American Express makes use of multiple channels to keep its customers engaging with the brand, with the aim of making it as easy as possible for cardholders to communicate their issues directly and have them speedily resolved. It utilizes social media channels, particularly Twitter and Facebook, as part of its customer engagement strategy, posting new deals and offers to its @AmericanExpress Twitter account and Facebook page.

American Express also uses social media for direct communication with cardholders. Its customer service-related Twitter account, @AskAmex (which is its U.S.-based customer service handle; it has other accounts for other regions) is used to field questions from cardholders in real time during business hours. Combined with the brand’s advertised 24/7 customer-service department, this contributes to the impression that the company is not afraid of complaints or difficult requests, and that there is always someone available to help.

Retention-based loyalty

Focusing solely on financial benefits and rewards encourages price competition and switching (generally a poor way to ensure customers remain loyal in the long term) but they do make a product attractive to an initial applicant. Due to its higher price point (both on the consumer side and the merchant side) American Express is capable of offering more to its cardholders than other providers, and the company makes use of generous introductory offers.

However, in combination with its emphasis on customer service and engagement, the American Express rewards are some of the most retention-focused (and therefore ultimately more valuable to the brand in the long term) in the market. By providing a combination of positive experiences (largely through direct interactions and customer service) and generous financial rewards, American Express makes its cardholders feel that they are valued and that they are getting good value. This prevents switching accounts to take advantage of introductory deals.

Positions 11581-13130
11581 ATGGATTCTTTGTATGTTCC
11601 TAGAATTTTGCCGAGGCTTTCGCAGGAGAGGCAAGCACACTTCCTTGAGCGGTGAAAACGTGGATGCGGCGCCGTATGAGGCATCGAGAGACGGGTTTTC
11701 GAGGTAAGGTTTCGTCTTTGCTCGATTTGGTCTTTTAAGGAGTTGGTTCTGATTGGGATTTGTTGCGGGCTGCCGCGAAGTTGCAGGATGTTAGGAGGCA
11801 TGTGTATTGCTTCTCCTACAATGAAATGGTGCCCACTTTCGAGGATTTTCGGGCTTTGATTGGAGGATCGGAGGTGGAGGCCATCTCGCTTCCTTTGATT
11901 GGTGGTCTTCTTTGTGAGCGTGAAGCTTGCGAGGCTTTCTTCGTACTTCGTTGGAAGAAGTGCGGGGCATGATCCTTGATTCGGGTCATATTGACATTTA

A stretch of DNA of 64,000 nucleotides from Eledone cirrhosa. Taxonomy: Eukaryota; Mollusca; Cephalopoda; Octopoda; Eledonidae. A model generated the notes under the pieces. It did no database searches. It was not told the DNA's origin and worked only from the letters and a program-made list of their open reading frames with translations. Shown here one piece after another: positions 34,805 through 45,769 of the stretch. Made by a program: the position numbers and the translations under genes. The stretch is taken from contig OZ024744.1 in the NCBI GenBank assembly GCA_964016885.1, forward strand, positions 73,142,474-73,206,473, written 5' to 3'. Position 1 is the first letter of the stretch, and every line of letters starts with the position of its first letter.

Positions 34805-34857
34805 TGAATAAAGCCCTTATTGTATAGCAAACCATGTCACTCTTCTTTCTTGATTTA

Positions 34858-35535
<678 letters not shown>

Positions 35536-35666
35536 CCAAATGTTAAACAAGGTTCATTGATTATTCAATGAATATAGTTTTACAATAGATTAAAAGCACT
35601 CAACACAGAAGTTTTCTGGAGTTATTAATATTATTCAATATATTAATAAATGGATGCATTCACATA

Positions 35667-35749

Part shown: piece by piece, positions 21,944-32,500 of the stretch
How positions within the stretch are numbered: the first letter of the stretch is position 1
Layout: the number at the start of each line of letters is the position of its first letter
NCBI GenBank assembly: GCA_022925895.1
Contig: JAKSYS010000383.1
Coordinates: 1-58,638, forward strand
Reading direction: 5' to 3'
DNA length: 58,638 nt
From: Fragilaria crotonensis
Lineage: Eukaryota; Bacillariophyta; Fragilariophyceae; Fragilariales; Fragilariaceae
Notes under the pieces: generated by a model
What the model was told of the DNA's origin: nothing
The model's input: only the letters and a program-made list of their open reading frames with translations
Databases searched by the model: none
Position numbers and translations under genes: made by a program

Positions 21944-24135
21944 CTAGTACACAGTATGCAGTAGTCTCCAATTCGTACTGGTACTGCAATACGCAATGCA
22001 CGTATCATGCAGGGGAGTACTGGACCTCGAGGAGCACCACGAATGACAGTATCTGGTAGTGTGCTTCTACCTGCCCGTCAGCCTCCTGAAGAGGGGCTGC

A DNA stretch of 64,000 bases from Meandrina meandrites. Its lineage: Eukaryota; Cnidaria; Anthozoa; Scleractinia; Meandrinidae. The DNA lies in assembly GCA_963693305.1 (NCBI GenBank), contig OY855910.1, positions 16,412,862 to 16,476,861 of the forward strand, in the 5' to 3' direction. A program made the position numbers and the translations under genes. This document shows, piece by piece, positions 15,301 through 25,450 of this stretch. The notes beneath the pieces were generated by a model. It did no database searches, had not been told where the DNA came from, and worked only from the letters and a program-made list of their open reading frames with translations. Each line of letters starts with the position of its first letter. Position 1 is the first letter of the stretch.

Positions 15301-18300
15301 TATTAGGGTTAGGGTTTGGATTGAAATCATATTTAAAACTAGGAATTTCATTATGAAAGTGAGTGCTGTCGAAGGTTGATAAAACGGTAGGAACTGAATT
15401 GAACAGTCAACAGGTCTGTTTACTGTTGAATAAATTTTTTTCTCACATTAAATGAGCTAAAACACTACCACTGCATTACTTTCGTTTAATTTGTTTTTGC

Partnering with merchants

Partnerships are of critical importance in modern loyalty schemes, and American Express makes heavy use of merchant partnerships to add extra choice (and therefore value) to its point schemes. One of the most notable recent partnerships American Express has introduced is a deal allowing cardholders to redeem Membership Reward points (accrued at varying rates on regular spending on American Express cards) directly at Amazon.com. It uses partnerships with big-name retailers to provide additional convenience and value in its loyalty schemes. By making it possible for cardholders to spend points as they would money, the points become more valuable to consumers, since they can be spent on exactly what those consumers want to buy.

Know your customers

American Express owes much of its success to a deep understanding of the wants and needs of the mass affluent. It aligns its brand with the values of aspiration, long-term loyalty, and customer service, and uses all available channels to push that message out.

The statements and opinions of the writer do not necessarily reflect those of TSYS.

Other Articles by Samuel

Samuel Murrant

Sam is a senior analyst on the consumer payments team at GlobalData. His areas of expertise include online payments and m-commerce, payment card loyalty, prepaid cards and the United States payments market. His main interests in payments lie in evaluating new payment products from a consumer perspective.